Last Updated on 09/04/2016 by Chris Gampat
Camera technology continues to move forward every day, and when you look at how far we’ve come in a span of 10 years, you’ll see just how fast things have progressed. It’s indeed pretty remarkable. Photographers who have spent their careers shooting mostly film didn’t see such rapid advancement even though technology was surely moving ahead then too in the name of capitalism and competition. When digital photography came about though, things changed. As companies started to develop newer processors, engines, and sensors, they all started to create products with shorter life spans.
But in the past 10 years, 9 cameras have truly made their mark on the industry.
There was a point in recent history where photographers were reaching for film again. Call it a hipster thing, but it was made apparent that it wasn’t a fad. Retro aesthetics were in–and the camera that truly solidified it was the Fujifilm X100. It can be argued that the Olympus Pen E-P1 did it first, but it never caught on like the X100. At last, consumers had something like a digital Hexar AF–with a 35mm f2 equivalent lens, a small size, a low profile yet stunning good looks, and solid image quality.
The success of this camera launched the rest of the X series cameras and made everyone else really get into the retro aesthetics game. Well, everyone except for Canon, of course!
Canon 5D Mk II
The story of the Canon 5D Mk II is another one that wasn’t necessarily the first. The Nikon D90 recorded HD video before it and there was an Olympus camera before these that also shot video. What the 5D Mk II did though was quite literally change the industry. For the first time you had a camera that gave you cinematic video quality, high resolution imagery, weather sealing, and strong autofocus performance with the center focusing point. On top of that, the high ISO output was also very solid.
Wedding photographers, cinematographers, photojournalists, studio photographers, and many more ate them up. When I bought mine a long time ago at Adorama, another man was also on the line and he picked up three bodies.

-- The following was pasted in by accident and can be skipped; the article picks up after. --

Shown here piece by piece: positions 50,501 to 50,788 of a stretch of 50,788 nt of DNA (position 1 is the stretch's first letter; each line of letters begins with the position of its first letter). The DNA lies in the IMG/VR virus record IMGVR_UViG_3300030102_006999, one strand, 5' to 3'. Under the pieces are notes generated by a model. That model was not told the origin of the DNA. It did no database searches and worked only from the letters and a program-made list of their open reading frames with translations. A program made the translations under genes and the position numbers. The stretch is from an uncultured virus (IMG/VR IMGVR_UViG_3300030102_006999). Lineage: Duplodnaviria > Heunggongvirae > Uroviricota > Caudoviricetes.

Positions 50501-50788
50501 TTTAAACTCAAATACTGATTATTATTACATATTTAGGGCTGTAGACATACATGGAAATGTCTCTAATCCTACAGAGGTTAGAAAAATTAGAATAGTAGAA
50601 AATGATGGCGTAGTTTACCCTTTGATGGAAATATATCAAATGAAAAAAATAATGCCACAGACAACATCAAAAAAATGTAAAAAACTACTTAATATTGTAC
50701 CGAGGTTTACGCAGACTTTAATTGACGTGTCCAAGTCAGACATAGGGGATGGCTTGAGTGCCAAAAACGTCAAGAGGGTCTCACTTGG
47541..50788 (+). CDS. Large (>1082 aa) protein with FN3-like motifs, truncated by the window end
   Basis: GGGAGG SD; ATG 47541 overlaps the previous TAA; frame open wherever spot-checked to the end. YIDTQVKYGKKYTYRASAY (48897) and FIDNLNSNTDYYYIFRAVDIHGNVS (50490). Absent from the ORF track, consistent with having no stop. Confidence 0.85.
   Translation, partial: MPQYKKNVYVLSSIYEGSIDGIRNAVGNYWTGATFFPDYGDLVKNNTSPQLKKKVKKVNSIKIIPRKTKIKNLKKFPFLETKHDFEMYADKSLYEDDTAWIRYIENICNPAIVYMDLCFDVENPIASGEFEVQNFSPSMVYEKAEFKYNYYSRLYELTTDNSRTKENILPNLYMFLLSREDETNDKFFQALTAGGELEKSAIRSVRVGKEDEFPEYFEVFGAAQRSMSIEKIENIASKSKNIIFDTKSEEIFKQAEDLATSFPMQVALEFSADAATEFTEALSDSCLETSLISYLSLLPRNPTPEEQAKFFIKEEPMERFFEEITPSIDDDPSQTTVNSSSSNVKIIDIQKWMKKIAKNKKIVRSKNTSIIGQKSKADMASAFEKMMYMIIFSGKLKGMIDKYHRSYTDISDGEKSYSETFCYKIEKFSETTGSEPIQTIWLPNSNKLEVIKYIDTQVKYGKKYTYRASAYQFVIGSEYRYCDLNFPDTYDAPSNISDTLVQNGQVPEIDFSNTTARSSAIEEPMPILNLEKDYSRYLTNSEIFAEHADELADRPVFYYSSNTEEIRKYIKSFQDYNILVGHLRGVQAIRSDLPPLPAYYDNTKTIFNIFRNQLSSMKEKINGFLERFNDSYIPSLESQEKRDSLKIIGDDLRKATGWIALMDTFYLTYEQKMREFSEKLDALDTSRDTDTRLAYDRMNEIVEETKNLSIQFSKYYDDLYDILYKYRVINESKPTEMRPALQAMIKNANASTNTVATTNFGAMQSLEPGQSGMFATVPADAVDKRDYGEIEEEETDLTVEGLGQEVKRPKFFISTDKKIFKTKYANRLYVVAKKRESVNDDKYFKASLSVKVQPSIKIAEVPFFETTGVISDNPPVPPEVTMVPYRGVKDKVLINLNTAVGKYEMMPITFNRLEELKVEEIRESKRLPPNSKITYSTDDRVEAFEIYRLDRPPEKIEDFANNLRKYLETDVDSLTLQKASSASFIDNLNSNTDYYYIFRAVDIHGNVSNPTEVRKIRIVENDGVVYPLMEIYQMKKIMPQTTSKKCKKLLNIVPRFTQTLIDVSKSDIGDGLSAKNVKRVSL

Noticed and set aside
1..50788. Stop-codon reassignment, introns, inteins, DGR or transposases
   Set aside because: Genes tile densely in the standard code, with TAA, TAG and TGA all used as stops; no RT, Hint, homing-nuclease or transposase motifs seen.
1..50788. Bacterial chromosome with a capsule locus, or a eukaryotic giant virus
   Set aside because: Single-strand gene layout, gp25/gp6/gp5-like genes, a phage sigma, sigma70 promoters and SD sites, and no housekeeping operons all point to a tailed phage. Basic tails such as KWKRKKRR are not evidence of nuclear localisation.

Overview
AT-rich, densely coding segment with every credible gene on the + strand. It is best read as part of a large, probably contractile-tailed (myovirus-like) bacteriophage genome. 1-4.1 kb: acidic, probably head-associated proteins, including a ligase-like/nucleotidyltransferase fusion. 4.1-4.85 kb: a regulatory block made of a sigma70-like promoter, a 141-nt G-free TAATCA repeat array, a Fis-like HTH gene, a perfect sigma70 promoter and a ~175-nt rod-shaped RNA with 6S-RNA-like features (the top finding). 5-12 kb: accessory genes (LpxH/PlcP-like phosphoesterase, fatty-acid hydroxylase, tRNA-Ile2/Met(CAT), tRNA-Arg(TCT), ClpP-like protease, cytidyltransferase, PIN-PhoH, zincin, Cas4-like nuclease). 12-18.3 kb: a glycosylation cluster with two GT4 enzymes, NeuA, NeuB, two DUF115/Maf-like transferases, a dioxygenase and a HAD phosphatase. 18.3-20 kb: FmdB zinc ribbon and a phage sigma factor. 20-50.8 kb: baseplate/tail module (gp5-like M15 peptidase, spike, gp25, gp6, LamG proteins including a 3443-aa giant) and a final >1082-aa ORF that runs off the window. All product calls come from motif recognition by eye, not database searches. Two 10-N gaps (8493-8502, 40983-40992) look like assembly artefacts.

The Canon 5D Mk III didn’t make as big of a splash as its predecessor did.
Yet again, we’ve got another not first, but a me-too! For a while, photojournalists and wedding photographers loved the Canon 40D and the Canon 5D original. The cameras had incredible, very film-like high ISO output for the time. Then Nikon came out with the D3, D700, and the D300–and the D300 really started to change things.
At the time, I was a photojournalist and paparazzi, and seemingly overnight a lot of journalists switched to the D300 for its great high ISO output.
For the first time, ISO 1600 became the new ISO 400.
For many years, it was said that a full frame digital sensor couldn’t be stuffed into a mirrorless camera of any sort. Then Leica came around and worked with Kodak on a special sensor that completely changed that. When the Leica M9 was announced, the entire photo industry looked at it in awe though gawked at the price. Retailers said that Leica could have actually charged more money for the camera and it still would have sold.
Like all things Leica at the time though, there were issues. The high ISO output wasn’t very good compared to other cameras at the time. However, if you used the camera the same way that you would a film camera loaded with Chrome film, you’d enjoy it.
Though the Hasselblad X1D camera is very new, it’s still a major step ahead in the technology game. No one has created a Mirrorless medium format digital camera as of the publication of this post, and despite the fact that the sensor is larger than full frame 35mm, it isn’t full frame 645–the format that it’s based on.
It’s bound to influence camera manufacturers to create something else.
When the Pentax 645D was released, photographers looked very closely partially because of how good their film system was–but also because it was the first medium format camera with an attached back/camera to be very affordable. Leica’s S2 lineup had tried this as well but the two cameras are designed very differently.
Sales of the camera (and its predecessor) are still very good.
The Leica M9 was the first mirrorless camera with a full frame sensor, but a few years later Sony caught up and added autofocus to their system. The Sony a7 (available for a great price right now) and the a7r were two cameras with autofocus, mirrorless camera designs, and fair durability. Very quickly, other photographers started to look at what Sony was doing. It wouldn’t be long until they were in the #1 spot for mirrorless cameras.
To this day, they still continue to do an incredible job.
Olympus OMD EM5
I still remember sitting in the room when I was being briefed on the Olympus OMD EM5. Olympus decided to move away from Kodak sensors and instead go with Sony sensors. But on top of that, they adopted a mirrorless camera design modeled after their OM series of film SLR cameras. Then they added weather sealing, a few nice prime lenses, and more.
It was an incredibly exciting time in the photo industry. In fact, I still own and use this camera.
The camera that started the mirrorless camera craze was the Panasonic G1. For the first time, photographers had an EVF that was significantly better than anything they had seen on a point and shoot camera and also had a small, interchangeable lens camera with beautiful image quality. Soon, Olympus would step in, then Samsung, then Sony, etc. If Panasonic didn’t take this big step, it wouldn’t have created the industry we have today.